On the 3rd of December Pall Mall in London’s West End will be lit up by a dazzling new illuminated portrait of the Earth entitled ‘Jewel of the Universe’ made from precious gems, stained glass and LED lights.
Created by English-Chinese artist Chris Chamberlain, Jewel of the Universe shows the entire world from the perspective of looking down from space and consists of a third of a million hand-cut pieces of stained glass and 260 carats of jewels such as sapphires, aquamarines, zircons and a single diamond, each gem indicating a city.
Rubies and emeralds indicate spiritual centres such as Jerusalem and Mecca and thousands of turquoise-coloured pieces, each the size of a grain of rice, depict the great lakes and rivers of the world such as the Nile, Amazon, Yangtze, Mississippi and Ganges.
“Jewel of the Universe was created in loving honour of our world … and especially its precious life … a world that’s so endlessly fascinating, so endlessly beautiful … and with an aliveness that beams out into space as if with the chorus ‘here we are, there’s nothing better, there never will be’.”
The artwork is internally illuminated by over 6900 LEDs. Their light, a metaphor for the planet’s force of life, incandesces the glass, shimmers through thousands of fissures and beams out through the jewelled cities.
Jewel of the Universe is the first in a series of large scale, intricate works in celebration of the entire planet, its continents, regions, countries and cities.
ABOUT THE ARTIST
Chris Chamberlain was born in Ipswich in 1963 to a Chinese mother and English father. He grew up in Hong Kong and has travelled extensively. The son of a Chinese painter, musician, calligrapher and performer, Chamberlain was exposed to Asian art from childhood. However, his own work is less influenced by traditional Chinese skills and more by what he describes as ‘China’s hard-working and dogged spirit which so often, for a distant common good, optimistically tackles huge, daunting tasks.’ ‘When I started the artwork I knew it would be incredibly demanding.’ He said. ‘But I had this Chinese quote by Lao-tzu in my mind: “A journey of a thousand miles begins with a single step.” I believe I’m built like that – to take the long, hard, hopefully worthwhile road.’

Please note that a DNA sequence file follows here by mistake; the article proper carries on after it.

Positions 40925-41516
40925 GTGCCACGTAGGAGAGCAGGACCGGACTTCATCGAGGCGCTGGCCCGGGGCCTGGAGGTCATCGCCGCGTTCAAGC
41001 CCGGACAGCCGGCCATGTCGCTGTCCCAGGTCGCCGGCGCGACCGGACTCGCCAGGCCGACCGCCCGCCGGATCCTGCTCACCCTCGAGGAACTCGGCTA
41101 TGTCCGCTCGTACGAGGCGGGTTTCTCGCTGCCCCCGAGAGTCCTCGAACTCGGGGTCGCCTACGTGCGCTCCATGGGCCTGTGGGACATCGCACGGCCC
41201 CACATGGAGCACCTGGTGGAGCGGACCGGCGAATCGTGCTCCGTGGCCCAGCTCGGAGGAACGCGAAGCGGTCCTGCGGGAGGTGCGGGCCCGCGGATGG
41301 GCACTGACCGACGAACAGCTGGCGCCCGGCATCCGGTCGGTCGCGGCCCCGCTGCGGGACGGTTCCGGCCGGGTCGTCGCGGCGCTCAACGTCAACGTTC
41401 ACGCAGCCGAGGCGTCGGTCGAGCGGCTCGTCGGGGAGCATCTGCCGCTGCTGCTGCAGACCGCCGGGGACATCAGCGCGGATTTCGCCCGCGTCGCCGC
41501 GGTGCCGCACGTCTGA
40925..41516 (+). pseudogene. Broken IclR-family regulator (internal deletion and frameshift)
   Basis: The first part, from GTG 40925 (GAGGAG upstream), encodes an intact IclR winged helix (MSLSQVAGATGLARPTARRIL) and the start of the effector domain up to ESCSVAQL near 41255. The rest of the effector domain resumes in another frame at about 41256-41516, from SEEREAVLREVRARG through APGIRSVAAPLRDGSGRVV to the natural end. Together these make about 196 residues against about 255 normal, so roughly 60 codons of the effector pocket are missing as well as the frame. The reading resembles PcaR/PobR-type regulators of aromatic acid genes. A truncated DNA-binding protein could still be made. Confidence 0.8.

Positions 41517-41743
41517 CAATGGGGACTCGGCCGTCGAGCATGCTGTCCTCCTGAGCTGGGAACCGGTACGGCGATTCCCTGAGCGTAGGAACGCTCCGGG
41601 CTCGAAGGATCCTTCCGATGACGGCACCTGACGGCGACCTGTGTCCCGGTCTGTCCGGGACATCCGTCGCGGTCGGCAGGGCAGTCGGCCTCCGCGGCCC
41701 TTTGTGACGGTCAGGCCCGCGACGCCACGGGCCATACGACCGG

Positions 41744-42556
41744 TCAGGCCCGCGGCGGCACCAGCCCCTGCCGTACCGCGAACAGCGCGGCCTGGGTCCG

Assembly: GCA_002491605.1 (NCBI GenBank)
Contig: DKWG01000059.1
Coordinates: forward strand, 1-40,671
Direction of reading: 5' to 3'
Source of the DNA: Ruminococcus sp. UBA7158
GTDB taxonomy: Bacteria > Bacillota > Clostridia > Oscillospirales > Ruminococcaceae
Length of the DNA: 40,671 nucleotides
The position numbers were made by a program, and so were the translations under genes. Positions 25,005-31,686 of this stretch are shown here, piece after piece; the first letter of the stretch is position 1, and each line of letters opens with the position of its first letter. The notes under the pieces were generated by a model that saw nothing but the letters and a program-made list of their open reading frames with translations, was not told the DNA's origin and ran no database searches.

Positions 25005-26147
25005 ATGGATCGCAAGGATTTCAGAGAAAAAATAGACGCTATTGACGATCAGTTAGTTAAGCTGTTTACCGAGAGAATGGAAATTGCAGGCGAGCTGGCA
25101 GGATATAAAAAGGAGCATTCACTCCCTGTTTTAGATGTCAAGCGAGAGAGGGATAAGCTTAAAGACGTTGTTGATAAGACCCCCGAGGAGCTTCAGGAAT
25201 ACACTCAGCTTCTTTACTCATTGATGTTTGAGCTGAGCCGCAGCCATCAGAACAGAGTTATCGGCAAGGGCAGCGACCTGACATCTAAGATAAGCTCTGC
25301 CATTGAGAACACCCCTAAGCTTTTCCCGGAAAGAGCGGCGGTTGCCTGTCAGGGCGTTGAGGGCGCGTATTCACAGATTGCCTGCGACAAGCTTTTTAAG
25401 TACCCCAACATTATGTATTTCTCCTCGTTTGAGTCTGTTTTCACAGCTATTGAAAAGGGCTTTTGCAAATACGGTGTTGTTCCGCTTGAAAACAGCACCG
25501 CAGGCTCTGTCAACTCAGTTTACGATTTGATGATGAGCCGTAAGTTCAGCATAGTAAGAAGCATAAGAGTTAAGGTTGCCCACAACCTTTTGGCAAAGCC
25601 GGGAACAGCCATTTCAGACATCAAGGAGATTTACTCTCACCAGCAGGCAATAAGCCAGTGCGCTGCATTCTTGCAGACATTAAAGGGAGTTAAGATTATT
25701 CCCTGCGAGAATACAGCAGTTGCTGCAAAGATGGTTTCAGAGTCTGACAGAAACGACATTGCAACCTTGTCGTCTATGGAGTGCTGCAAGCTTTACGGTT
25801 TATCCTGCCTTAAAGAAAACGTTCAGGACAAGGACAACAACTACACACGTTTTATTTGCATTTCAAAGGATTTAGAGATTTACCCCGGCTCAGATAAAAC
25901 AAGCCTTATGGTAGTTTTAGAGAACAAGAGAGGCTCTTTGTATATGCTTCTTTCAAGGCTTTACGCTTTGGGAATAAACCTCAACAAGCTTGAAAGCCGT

Chamberlain trained in mosaic in 2004, and in 2010 developed a unique technique in his London studio that he named ‘Grand Artimmosa’, of which Jewel of the Universe is the debut work.
FACTS AND FIGURES
A wall piece measuring 3.18M x 2.18M (10 feet 5 inches x 7 feet 2 inches)
Takes eight people to carry and install
Took 3500 hours over the course of 27 months to make
Created with a third of a million handcut pieces of glass
260 carats of jewels mark 1238 cities, 88 of which are in China
12 types of gems used: amethyst, aquamarine, citrine, diamond, emerald, iolite, peridot, ruby, sapphire, tanzanite, topaz and zircon
Zircons mark the world’s top 100 cities including London, New York, Dubai, Moscow, Tokyo, Beijing and Mumbai
Internally illuminated by 6912 high performance LEDs
Rubies and emeralds mark the spiritual cities of Mecca, Jerusalem, Amritsar, Bodh Gaya, Varanasi, Qufu and Ise
The world’s great rivers and lakes are marked by tiny turquoise pieces
Its frame, depicting space, consists of circa 80,000 pieces of glass
The artist made around a quarter of a million strikes of the hammer to create its pieces
3 kilometres of glass cuts – more than the combined height of the world’s five tallest skyscrapers, or the length of 28 football pitches – went into making its pieces
Ten percent of the proceeds of the sale will go to the 300-pupil Ivor Leigh Memorial School, Sierra Leone
The final jewel – a non-conflict, Kimberley process diamond, the only diamond on the artwork – is to be placed to depict Freetown, Sierra Leone on the opening night, Monday 3rd December, at 7.30pm – RSVP only